Redundancy

Loss of your job can be stressful and unsettling. Our sympathetic and practical team of Employment Lawyers can provide you with expert advice on your entitlements as well as advising whether or the not the redundancy is genuine. 

Redundancy is a form of dismissal. Therefore, in order to claim redundancy, you must normally have been dismissed from your job. You must have been dismissed because you are genuinely redundant otherwise you may have been unfairly dismissed.

If you resigned, you will not be redundant. You may, however, be able to argue that although you have resigned, you have actually been dismissed, a circumstance known as constructive dismissal.

There are special rules (TUPE) which apply if you have been dismissed because the business has transferred to a new owner. There are also special rules which apply if you think you may have been dismissed or chosen for redundancy because of discrimination.

 

Constructive dismissal

Constructive dismissal occurs when the employee tenders their resignation for reasons to do with the employer’s perceived or actual breach of contract. If the employer is in breach of any significant term, whether express or implied, of an employee's contract then that employee may be able to resign and claim that he or she has been constructively dismissed.

Where the employer breaches the employment contract, wrongful dismissal may occur. This is connected with the actual dismissal of the employee by the employer or the constructive dismissal of an employee.

The terms breach of contract and wrongful dismissal are sometimes seen as interchangeable.

Unfair dismissal

Unfair dismissal may be as a result of the employer’s failure to follow a fair process in your dismissal or where the remedy of dismissal for misconduct was unjustified in the circumstances.

Unfair dismissal can, and frequently does, occur without there being any breach of contract or wrongful dismissal. There is usually a qualifying period of length of employment service, however this is waived in certain circumstances, such as discrimination.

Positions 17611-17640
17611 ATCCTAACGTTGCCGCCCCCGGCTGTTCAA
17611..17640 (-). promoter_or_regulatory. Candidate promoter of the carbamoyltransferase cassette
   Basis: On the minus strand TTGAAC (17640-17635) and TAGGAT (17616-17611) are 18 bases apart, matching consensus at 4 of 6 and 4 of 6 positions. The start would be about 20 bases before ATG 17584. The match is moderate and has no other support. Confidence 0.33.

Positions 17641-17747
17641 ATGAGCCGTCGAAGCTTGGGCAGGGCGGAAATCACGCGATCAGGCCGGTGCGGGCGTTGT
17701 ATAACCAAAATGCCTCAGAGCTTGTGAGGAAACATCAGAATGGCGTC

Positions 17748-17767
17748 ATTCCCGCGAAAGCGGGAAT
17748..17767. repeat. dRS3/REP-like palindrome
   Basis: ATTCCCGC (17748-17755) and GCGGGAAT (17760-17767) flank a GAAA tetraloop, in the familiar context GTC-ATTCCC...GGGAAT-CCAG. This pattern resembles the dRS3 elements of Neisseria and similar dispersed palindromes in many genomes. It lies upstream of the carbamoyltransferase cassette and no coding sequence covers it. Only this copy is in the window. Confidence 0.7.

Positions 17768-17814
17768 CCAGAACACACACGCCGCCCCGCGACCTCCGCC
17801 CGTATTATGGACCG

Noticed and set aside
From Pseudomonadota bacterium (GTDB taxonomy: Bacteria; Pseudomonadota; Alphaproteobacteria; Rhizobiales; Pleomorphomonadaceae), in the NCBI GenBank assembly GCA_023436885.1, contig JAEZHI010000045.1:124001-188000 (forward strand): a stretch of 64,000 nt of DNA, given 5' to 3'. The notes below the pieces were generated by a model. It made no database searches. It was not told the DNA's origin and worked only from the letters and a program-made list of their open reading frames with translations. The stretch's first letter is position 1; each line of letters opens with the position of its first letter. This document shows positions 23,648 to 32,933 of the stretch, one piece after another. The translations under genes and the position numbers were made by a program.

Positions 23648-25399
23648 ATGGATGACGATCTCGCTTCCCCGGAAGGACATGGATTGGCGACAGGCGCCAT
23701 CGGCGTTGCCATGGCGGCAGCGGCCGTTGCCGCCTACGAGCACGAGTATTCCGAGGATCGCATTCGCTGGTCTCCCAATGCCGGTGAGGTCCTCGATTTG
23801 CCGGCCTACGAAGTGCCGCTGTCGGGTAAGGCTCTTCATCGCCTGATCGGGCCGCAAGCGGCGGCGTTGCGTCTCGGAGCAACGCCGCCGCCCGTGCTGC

It is important that you seek professional legal advice as soon as you can either in the dismissal process, or, if you are going through the disciplinary process with a possible outcome of dismissal.  

If you consider your dismissal to have been unfair, you may wish to apply to an employment tribunal for remedy. Under law, there is a time limited period to apply to a tribunal for unfair dismissal. There are also certain procedures that you should follow to increase your chances of a positive outcome.  

Bullying and Harassment

Everyone has the right to be treated with dignity and respect at work. Bullying and harassment should not be tolerated in the workplace, but if you feel you are being mistreated in this way, it can be difficult to know who to turn to for advice and support.

Harassment, in general terms is unwanted conduct affecting the dignity of men and women in the workplace. It may be related to age, sex, race, disability, religion, sexual orientation, nationality or any personal characteristic of the individual, and may be persistent or an isolated incident. The key is that the actions or comments are viewed as demeaning and unacceptable to the recipient.

Bullying may be characterised as offensive, intimidating, malicious or insulting behaviour, an abuse or misuse of power through means intended to undermine, humiliate, denigrate or injure the recipient. Bullying or harassment may be by an individual against an individual (perhaps by someone in a position of authority such as a manager or supervisor) or involve groups of people. It may be obvious or it may be insidious. Whatever form it takes, it is unwarranted and unwelcome to the individual.

Almost always job performance is affected and relations in the workplace suffer.

Discrimination

In an employment relationship, discrimination is unlawful on the grounds of age, disability, race, religion or belief, and sex and sexuality. 

Discrimination can be ‘direct’ or ‘indirect’ or can take the form of harassment or victimisation. You should not have to put up with unfair treatment.

Our experienced and friendly Employment Law team can advise you on how to recognise discrimination, explain how you are protected from discrimination by UK legislation and the European Human Rights Act and help you take action to deal with it. 

 

Settlement agreements

A settlement agreement is a legally binding agreement following the termination of your employment. It usually provides for a severance payment from the employer in return for a warranty by the employee not to pursue any claim they may feel entitled to at an employment tribunal.   

A settlement agreement may also be used in redundancy situations to prevent employees complaining to a tribunal after they have been made redundant.

Such agreements must be carefully negotiated, given you will waive your rights to any further claim.  It is important you understand the effect of the agreement. If you do not take independent legal advice concerning your statutory rights, a settlement agreement will not be legally enforceable. 

Our experienced and friendly Employment Law team can advise you on suitable amounts of compensation for your situation and ensure that the agreement provides you with the correct levels of protection.

For more information call our team on 01432 278 179 or email your enquiry to us.